Chunky Roundup

  • If you’re anything like me, you consider Jackie Collins’ words to be about as insightful and comprehensible to your life as those incomprehensible furniture instructions printed who knows where. Yet Ms. Collins seems to believe that she can help Victoria Beckham. Perhaps Ms. Collins is attempting to atone for past conversational setbacks. Or perhaps she’s alarmed that Tony Danza didn’t follow her advice to get his nipples pierced in order to ward off evil eidolons. Either way, I’m awaiting the inevitable novel fictionalizing Ms. Collins’ admonishments, Fool Me Spice, Shame on Me.
  • It wouldn’t be a Tuesday without a Lethem story. (Hell, it would be Tuesday without a Collins story. But I’ve already blown that promise and you can send your disused prophylactics to me by mail in protest.) It appears that Boston musicians are creating an original song from the lyrics in Lethem’s upcoming novel, You Don’t Love Me Yet. The winning song will be unfurled at Lethem Central and it will be performed at the Coolidge Corner Theatre on March 27. Whether this will translate into a Clap Your Hands-style indie hit through the Internet or an unsettling choice at your karaoke bar of choice remains anyone’s guess.
  • Cathy Young offers this disingenuous claim: “Respectable modern-day literature has no shortage of derivative works: What are Tom Stoppard’s Rosencrantz & Guildenstern Are Dead or John Updike’s Gertrude and Claudius but Hamlet fanfics?” I think not. There’s a fundamental difference between “writers” who labor over bad prose describing Kirk schtupping Spock and writers like Stoppard offering a witty and separately realized tale of two overlooked bumblers. In Hamlet, R&G were little more than minor characters with scant attributes. Plus, I don’t believe international copyright law applies to works published in 1599. Besides, it’s not as if Updike and Stoppard are going to other characters for the majority of their work. Updike and Stoppard have indelible characters like Rabbit Angstrom and Moon to fuel their respective imaginations. Fanfic writers, by contrast, often have no narrative ideas other than derivative stories involving characters they don’t own or have not created. Further, they are often inept with subject-verb agreement. I advise novice writers to toil at such infecundities at their own peril. What’s more, Ms. Young has also taken Lee Goldberg’s comments out of context. But then one would expect no less of a self-acknowledged fan fiction writer accustomed to absconding with characters she has neither the right nor the talent to tinker with. (And lest I be accused of attacking Ms. Young’s character, let’s let her fiction speak for itself. This story reveals such blunders as “Xena’s voice spilled into his reverie.” You mean, Xena’s voice is liquid as opposed to aural? Who knew? Or how about: “Back in his leather pants, Ares came out into the main room of the house.” The prepositional phrase is unnecessary. We’re already in the goddam house. The words “out into” are oxymoronic. And what in the hell does that dreadful clause about the leather pants have to do with the sentence’s purpose? I could examine this dreadful prose at length, but I’d rather spend a weekend hiring someone to saw my limbs off.)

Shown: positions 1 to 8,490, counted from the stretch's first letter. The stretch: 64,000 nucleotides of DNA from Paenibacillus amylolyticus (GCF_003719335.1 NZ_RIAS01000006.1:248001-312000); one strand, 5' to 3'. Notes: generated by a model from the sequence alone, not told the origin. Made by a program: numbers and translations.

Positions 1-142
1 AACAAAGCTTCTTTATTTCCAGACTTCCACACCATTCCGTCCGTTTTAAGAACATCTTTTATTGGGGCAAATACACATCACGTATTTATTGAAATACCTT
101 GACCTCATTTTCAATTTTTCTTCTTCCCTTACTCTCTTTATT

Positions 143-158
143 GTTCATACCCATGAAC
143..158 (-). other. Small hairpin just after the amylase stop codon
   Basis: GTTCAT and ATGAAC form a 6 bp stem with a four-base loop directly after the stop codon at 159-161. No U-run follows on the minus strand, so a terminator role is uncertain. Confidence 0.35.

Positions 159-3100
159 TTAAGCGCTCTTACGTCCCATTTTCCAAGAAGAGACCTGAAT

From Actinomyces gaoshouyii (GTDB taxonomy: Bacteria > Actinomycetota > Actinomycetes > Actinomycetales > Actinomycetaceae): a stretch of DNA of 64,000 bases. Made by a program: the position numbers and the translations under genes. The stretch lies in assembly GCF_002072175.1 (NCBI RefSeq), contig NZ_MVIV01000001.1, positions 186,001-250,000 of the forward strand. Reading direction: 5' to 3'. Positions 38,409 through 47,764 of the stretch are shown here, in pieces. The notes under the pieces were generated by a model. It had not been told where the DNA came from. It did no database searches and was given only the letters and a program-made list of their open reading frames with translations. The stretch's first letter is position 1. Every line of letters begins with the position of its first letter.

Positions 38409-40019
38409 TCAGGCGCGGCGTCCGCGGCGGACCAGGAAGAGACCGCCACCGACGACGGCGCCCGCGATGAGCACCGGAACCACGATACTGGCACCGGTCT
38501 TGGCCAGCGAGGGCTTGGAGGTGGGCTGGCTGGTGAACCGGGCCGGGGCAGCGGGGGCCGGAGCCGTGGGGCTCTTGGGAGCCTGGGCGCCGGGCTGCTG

1. Call the police! Fanfic writers are stealing copyrighted work and perpetrating bad grammar and unnecessary prepositional phrases! Sheesh–what a prig.

  2. Speaking of blunders, your post “reveals such blunders as”:

    1. Awkward repititions:

    “…an unsettling choice at your karaoke bar of choice”

    2. Nonsense usages: